Come the Morning
Mark Jonathan Harris & Marissa Roth
Wayne State University Press, 2005 (1989)
Reviewed by J. A. Kaszuba Locke
ome the Morning
is a fictional account of the Gibson family that addresses an ongoing social issue. It gives a voice to the homeless, who sleep on the streets under cardboard cartons, with newspapers for a blanket, transporting belongings in a grocery cart, or carrying all they own in cardboard suitcases tied up with ropes. They can be seen searching rubbish for food, or for plastic bottles and tin cans to exchange for nickels or dimes. Homelessness can happen to anyone, for many and varied reasons.
he title of this story of the Gibson family is taken from a Psalm: '
Weeping may endure for a night, but joy cometh in the morning.
' It's written simply but poignantly, with sensitivity and insight from the perspective of the eldest child, thirteen-year old son Ben. Just five months before, Clyde Gibson left his family without a good-bye. Discouraged at not finding work - after a back injury from a fall from an oil derrick, and the closing of an auto parts factory - Clyde headed for Los Angeles, California. He described LA to his family as '
dazzling, full of wealth and promise ... They named it the 'city of angels' for the angels who watch over your dreams.
' One morning an envelope arrives with a Bel Air address, enclosing a brief note on fancy stationery and a $100 money order.
onstance Gibson and her three children travel by bus from El Paso to LA to search for Clyde. Downtown, Ben notices tall buildings change to small shops, '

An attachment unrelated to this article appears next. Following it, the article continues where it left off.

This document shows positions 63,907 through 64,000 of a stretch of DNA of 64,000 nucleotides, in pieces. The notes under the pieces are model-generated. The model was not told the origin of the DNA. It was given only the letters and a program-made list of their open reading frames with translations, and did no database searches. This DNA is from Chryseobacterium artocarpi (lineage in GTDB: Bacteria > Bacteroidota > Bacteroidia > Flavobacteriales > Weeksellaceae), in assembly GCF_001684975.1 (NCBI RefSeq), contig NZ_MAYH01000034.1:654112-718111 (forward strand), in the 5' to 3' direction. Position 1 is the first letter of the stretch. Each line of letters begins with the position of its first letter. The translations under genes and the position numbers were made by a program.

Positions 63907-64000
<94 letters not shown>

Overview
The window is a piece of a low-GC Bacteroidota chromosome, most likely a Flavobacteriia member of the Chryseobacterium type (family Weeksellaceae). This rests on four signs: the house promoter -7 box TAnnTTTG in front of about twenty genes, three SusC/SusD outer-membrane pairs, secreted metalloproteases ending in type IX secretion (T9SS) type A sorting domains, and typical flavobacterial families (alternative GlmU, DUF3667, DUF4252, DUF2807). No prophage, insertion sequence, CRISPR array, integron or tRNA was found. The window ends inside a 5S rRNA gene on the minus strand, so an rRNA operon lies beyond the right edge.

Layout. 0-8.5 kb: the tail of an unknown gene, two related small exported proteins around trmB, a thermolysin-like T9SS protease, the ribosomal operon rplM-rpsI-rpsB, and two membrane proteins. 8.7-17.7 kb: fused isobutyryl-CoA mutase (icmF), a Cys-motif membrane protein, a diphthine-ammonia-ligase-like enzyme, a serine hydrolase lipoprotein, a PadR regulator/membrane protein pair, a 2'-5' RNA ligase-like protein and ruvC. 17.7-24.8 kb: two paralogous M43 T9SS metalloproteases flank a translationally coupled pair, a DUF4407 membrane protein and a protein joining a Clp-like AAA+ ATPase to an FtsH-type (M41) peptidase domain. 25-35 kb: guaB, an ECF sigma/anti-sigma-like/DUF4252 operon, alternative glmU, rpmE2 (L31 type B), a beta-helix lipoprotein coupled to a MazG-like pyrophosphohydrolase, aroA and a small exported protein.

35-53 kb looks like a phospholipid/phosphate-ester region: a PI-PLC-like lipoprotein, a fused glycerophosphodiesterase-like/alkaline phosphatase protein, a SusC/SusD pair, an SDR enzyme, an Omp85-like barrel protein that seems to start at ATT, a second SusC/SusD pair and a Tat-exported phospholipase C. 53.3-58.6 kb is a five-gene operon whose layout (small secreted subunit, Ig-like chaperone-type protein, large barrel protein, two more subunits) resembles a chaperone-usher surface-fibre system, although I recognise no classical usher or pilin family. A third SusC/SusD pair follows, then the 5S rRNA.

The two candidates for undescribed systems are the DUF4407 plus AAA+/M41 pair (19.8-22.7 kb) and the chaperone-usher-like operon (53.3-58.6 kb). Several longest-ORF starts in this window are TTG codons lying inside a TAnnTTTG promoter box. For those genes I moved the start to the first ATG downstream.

poorer and shabbier than El Paso
'. They find that Clyde only worked in Bel Air for one day, cleaning the yard. They stay in a rundown hotel with roaches skittering everywhere. After their belongings are stolen, they move to the
Heavenly Light Mission
. Ben plays his harmonica on the streets for coins tossed on his jacket. He holds on to the belief that his father's luck will change - maybe he is in LA chauffeuring a limousine, or sitting in a rich hotel coffee shop. Ben sees his dad come out of a laundromat, but by the time he crosses the street, Clyde has disappeared. Though the Gibsons show Clyde's photo to people everywhere, no one recognizes the man in the picture.
he Gibsons are welcomed to
, and told, '
We ain't got much here, but what we got, we's willing to share
' (the camp is later destroyed by bulldozers, after complaints from citizens). Litter is strewn thickly on the streets, in pools of water, with bugs and insects feeding on the surface. People line up in the early morning hours to get a mission room for the night ahead. Ben's dreams are flooded with images of his dad and their past Oklahoma fishing trip, family barbecues in the park by the Rio Grande, singing on the way to a shopping spree in Juárez. Luckily fate (or faith in a higher power) takes a turn, and the Gibsons are connected with the Salvation Army, which has a vacancy. Here the four Gibsons are provided room and board, the children enroll in school, and '
' they have a support system, with hope for the future.
he 2005 edition of
Come the Morning
includes black and white photographs by Marissa Roth. If nothing else in Harris's widely-acclaimed novel affects the reader, his powerful message in the Afterword (explaining homelessness) will! Harris has won several Academy Awards® for
Best Feature-Length Documentary
In The Arms of Strangers: Stories of the Kindertransport
(a true story of efforts to save children during the Holocaust), written with Deborah Oppenheimer. I highly recommend
Come the Morning
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